“Procrastination is the thief of time,
Last week we talked about perfectionism keeping us prisoner. Yesterday, we covered uninspired boredom. Either of these fit you too well? If not, we still need to talk about procrastination. That should pick up a few more people who cannot figure out why they never seem to point “B” or “C.”
What is Procrastination?
Let us begin with a clear definition, and that should give us some clearer insights into what it is and why we do it. Procrastination is the act or habit of procrastinating, or putting off or delaying, especially something requiring immediate attention.
The very definition of the word assumes a couple of things. First that whatever we are not doing needs to be attended to, that it is important, or at least needs timely attention. The second is that we need to do it, not someone else. And, the third, which is where I think most of us get stuck, is that we want to, or are required to do it.
So, if what you if you should be doing something other than reading this, and that something meets all of the above criteria, then I am sorry to inform you that you are indeed procrastinating. The criterion, again… you need to do it yourself, now!
Procrastination is a habit that kills our productivity and robs us of the successes we wish to experience. When we fall into the chronic habit of putting off until later what we are capable of handling now, we only succeed in multiplying our stress. The things we drag our feet to do and put off rarely sort themselves out by the time we finally get to them. And, the molehills of life often turn into mountains as a result.
“You can’t just turn on creativity like a faucet.
You have to be in the right mood.
What mood is that?
~ Bill Watterson
It Doesn’t Have to Be This Way
Instead, we can experience a life with less feeling of drudgery, and one with more abundant joy and peace simply by making the decision to take actions on a consistent basis. It will make you feel more decisive and confident, and you will find that you are able to move through your schedule more efficiently and effectively. Here are a few quick tips:
1. One-minute rule.
Throughout the day, your mind will work to bring to your attention back to things that you need to accomplish. As you think of these things, write them down. If the task takes less than a minute to complete, why not just do it now and get it over with? This step alone will help you feel productive.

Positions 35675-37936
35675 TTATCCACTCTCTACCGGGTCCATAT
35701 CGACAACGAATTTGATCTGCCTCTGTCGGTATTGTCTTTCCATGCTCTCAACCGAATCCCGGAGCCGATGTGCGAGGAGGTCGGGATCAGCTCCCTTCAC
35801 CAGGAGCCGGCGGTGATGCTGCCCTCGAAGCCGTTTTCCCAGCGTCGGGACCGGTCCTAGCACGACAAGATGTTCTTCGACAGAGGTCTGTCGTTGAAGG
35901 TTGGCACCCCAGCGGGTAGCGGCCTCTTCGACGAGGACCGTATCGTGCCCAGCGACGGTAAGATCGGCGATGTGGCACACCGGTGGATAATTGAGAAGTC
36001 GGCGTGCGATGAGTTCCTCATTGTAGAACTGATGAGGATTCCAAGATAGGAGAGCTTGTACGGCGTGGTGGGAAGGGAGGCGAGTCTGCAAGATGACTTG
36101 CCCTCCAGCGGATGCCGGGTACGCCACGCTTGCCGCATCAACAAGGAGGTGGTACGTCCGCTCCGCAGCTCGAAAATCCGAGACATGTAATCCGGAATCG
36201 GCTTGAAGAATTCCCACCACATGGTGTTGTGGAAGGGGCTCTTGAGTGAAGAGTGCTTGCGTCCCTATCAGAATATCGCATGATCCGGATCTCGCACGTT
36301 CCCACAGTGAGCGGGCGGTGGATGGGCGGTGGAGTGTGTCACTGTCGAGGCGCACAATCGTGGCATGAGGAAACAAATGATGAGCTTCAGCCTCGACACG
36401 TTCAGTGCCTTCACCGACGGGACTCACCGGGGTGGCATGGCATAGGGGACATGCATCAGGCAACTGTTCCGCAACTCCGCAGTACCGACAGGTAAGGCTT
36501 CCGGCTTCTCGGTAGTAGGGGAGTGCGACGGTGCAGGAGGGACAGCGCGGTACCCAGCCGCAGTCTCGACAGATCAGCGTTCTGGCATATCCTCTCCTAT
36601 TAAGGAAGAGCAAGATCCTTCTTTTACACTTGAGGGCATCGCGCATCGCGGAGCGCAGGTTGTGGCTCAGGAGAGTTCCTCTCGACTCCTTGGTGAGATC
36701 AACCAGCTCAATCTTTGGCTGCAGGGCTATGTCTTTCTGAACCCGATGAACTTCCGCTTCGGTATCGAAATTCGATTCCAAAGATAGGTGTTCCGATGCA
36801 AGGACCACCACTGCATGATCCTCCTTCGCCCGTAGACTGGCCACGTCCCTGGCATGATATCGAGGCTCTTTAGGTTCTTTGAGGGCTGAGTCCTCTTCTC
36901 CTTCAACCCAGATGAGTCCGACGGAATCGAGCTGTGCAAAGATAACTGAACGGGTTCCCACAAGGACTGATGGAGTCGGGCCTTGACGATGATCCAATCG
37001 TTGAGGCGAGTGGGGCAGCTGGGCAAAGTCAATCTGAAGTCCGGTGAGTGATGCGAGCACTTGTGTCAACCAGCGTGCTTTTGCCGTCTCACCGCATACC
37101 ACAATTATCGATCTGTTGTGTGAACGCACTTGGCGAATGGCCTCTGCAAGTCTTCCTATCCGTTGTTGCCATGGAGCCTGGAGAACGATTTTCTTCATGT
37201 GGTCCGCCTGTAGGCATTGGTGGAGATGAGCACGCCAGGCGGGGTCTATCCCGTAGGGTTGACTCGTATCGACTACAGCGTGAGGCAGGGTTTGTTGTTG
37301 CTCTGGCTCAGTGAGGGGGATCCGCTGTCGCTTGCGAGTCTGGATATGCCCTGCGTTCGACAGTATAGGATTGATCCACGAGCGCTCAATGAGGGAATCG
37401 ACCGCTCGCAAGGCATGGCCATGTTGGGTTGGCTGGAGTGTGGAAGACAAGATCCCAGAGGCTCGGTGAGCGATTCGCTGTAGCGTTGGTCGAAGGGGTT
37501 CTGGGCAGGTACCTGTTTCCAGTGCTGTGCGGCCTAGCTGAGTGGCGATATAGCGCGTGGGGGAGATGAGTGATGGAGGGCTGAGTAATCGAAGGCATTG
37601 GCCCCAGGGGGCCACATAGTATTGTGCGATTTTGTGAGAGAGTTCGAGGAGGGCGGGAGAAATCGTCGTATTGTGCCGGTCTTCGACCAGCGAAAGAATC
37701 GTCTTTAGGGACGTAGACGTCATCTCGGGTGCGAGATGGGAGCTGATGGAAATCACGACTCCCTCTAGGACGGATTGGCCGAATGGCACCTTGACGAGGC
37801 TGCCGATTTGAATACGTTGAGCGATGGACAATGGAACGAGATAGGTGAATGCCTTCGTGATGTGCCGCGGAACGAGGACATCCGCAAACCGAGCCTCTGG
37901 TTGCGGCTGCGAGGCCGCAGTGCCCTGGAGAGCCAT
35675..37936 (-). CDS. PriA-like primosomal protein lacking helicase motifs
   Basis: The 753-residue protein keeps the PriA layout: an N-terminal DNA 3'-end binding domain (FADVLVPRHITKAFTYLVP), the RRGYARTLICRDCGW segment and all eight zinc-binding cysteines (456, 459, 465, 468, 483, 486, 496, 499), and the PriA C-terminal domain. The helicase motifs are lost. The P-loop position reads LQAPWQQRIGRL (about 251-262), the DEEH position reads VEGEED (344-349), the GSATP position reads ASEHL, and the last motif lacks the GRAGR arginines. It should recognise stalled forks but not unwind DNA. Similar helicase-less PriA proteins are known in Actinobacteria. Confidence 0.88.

Most of us don’t realize how much of a drain clutter is a drain on our mental energy. A junk-free environment promotes action, while cluttered space fuels procrastination. Try spending just to spending minutes per day straightening up your home or office. In those 10 minutes, throw away as many pieces of papers and things that you do not need as you possibly can. This will eliminate some wasted time shuffling things around looking for what you want or need. Also remember that the things that clutter your space are robbing you of your peace of mind. Reclaim that peace by reclaiming your space.
3. Get some help.
If you find that your procrastination is due to your lack of organization, a professional can quickly help you regain control. An organization professional is the fastest way to turn a life of chaos into complete order.
4. Figure our why you are procrastinating.
Ask yourself questions to determine the reason for your indecision. Every form of procrastination is really a delayed decision. Do you need more information to make the right choice? Is there a fear that you are avoiding? Is the task unpleasant? Does someone else need to take care of it? Once you know what is truly standing in your way, you can learn ways to deal with it, get past it and get back to work.
5. Chunk it down.
Most large jobs can be broken down into smaller, bite-sized pieces. List the action steps for your project. Make each step something that can be accomplished in a single short session of work. Focus on one small task at a time to keep you from feeling overwhelmed, and complete the tasks on your list one by one until the project is completed.
Sometimes, the tasks we must complete are simply boring and provide little, if any, immediate payoff. If the job still has to get done, but you are having difficulty getting yourself moving, try bribing yourself with a small reward for completing the task. A warm bubble bath, your favorite movie, or indulging in your favorite hobby are possible rewards.
These are each simple things to begin to put into practice. Try a few of them and work at beating back your tendencies toward procrastination. We can learn from our feelings of hesitation, and still not allow those feelings to stop us from experiencing the successes of life.
Boxing in our boredom, and reigning in our self-sabotaging procrastination, should help us keep on track. Tomorrow… motivation.